The only social activity she has is Flower Scouts. Back home he Scouts were awesome, but here they just talk about make up and boys.  When Avani tries to talk about rodeos, the other kids laugh at her.  And they are equally horrified when she doesn’t swoon over Chaz Wunderlip the boy band sensation.  She would like nothing more than to get out of Scouts but her dad won’t let her quit. (more…)

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SOUNDTRACK: “Grim Grinning Ghosts (The Screaming Song) Disney’s Haunted Mansion ride (1963).

When producer/musicians John Congleton was a guest DJ on NPR, he played some expected and then some very unexpected songs. The most surprising (although it does make sense) was this song from the Disney Haunted Mansion.

Maybe this song is the reason why he likes the dark so much.

It’s a fun bouncy song, like most Disney stuff it’s hard to believe anyone was really afraid of it, and yet as a kid, that voice and those sounds could certainly be frightening.  The song has all kinds of sounds in it–keys, tubular bells, xylophone, hammered percussion marimba, and a lot of backing vocals.  And of course the amazing vocals (and laughs) Thurl Ravencroft and others.  There’s also great effects with analog tape.  He also points out that the chord progression is quite chromatic: A to B flat to B which is jagged and close together and not easy to listen to.

Congleton says (listen around 34:50):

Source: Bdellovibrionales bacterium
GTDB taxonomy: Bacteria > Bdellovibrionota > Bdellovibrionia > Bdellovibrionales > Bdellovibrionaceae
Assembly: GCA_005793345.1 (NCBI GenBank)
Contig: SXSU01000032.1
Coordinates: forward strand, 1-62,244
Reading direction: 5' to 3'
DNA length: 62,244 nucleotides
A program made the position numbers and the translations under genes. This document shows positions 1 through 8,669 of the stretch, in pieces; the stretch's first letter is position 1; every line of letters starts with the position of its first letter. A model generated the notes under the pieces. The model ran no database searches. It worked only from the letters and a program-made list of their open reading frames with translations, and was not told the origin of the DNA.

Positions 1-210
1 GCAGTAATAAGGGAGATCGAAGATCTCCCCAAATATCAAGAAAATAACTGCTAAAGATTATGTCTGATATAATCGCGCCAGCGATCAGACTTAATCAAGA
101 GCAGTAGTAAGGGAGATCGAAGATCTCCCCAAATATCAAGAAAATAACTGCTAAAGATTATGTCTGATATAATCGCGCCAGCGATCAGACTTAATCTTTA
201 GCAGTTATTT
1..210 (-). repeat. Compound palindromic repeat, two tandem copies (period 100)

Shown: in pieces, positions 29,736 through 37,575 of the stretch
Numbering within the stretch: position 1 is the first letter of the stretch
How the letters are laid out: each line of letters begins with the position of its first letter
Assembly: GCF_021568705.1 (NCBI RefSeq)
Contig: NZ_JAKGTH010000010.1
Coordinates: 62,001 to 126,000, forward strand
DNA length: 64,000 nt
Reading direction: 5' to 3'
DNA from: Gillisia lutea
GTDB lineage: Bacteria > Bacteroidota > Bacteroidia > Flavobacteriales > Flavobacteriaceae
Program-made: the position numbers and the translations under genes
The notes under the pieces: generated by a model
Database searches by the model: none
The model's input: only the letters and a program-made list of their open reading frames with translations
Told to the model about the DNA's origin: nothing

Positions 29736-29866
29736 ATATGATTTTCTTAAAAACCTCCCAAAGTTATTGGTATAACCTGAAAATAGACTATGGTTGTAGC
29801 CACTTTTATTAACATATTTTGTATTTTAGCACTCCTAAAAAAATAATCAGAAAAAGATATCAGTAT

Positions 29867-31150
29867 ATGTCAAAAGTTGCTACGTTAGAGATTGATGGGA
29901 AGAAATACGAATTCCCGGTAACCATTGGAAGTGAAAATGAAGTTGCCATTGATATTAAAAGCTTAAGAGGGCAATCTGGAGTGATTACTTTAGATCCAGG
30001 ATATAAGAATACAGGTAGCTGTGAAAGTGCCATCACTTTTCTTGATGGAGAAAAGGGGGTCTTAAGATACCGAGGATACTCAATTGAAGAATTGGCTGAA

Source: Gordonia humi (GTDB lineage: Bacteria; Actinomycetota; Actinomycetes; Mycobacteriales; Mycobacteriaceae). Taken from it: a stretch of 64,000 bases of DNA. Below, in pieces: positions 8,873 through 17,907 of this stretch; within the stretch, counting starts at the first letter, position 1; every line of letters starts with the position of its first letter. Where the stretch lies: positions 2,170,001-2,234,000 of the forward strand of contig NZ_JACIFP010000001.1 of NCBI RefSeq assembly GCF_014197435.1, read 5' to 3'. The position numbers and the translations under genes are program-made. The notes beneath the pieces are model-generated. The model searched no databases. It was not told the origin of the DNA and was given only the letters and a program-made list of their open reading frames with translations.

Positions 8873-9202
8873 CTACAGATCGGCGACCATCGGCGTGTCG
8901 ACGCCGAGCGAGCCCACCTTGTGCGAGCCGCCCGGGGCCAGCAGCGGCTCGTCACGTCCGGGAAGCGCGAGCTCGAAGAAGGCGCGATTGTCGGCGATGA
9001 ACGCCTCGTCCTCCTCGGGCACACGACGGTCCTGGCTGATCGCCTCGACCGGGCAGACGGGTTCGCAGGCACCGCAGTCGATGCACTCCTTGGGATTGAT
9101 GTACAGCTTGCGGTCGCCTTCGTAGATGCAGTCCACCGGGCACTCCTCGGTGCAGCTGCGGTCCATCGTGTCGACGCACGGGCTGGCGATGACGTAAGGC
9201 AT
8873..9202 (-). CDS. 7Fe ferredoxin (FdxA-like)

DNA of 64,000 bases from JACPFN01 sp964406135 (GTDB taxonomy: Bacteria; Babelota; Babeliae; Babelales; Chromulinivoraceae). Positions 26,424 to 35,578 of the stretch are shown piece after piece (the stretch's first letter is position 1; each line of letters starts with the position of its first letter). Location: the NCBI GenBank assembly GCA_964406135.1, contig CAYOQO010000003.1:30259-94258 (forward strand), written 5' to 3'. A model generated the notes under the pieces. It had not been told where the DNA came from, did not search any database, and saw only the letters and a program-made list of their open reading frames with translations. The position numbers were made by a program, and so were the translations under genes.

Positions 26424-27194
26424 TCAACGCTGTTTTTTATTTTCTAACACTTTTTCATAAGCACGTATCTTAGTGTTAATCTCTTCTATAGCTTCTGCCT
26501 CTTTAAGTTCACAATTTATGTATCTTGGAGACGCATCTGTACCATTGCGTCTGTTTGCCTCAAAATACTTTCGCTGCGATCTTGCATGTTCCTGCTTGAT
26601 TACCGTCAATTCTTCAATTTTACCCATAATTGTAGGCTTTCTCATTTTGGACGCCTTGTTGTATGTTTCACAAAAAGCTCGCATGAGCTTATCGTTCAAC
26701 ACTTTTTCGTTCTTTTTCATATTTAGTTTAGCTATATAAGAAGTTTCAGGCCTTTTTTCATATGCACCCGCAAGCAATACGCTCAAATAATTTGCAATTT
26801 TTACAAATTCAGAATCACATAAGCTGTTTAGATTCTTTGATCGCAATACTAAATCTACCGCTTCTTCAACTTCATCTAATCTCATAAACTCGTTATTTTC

The vocals are done by Thurl Ravenscroft, who was the voice of Tony the Tiger and the Grinch. I mean, This is Tom Waits before Tom Waits. When I was a kid, I was so attracted to this song, but I was scared of it. The record would sit with my other records and I would see it in there, and I would be like, ‘Do I have the bravery to listen to it right now?’ And sometimes I would, and I was mesmerized by it. But the then I grew up, and I went back and listened to it, and was like, ‘This is brilliant. This is really, really well done.’ I never in my entire life heard background vocals that sounded as tight as that. Never in my life. The harmonies are the tightest harmonies I have ever heard ever. And it’s like, this is for a silly kid’s record — but they were committed to making something special. Everything about that song is incredible to me.”

And yes, it is a silly song, but the recording is really impressive.

[READ: April 20, 2017] Why Is This Night Different from All Other Nights?

It has been almost two years since I read Book 3.  The fact that I’ve had book 4 all this time and simply not read it was not a good sign.  And, ultimately, I found this story ending to be strangely annoying, vaguely compelling and ultimately unsatisfying.

This book mostly follows young Snicket on his solo mission.  He awakes in the middle of the night to see his chaperone S. Theodora Markson sneak out of their room.  He follows her to a warehouse where she steals something and then to a train.  She boards but he is unable to.

The train used to make stops in town but it no longer does and Snicket jumps on board at the only place he can think of).  While he’s hanging on the outside of the train, Moxie drags him in through the window.  That’s about the first third of the book.  It was nice to have another character for him to talk to.

Then a murder happens (this is a pretty violent series for kids).  And the blame is laid at the wrong person’s feet. (more…)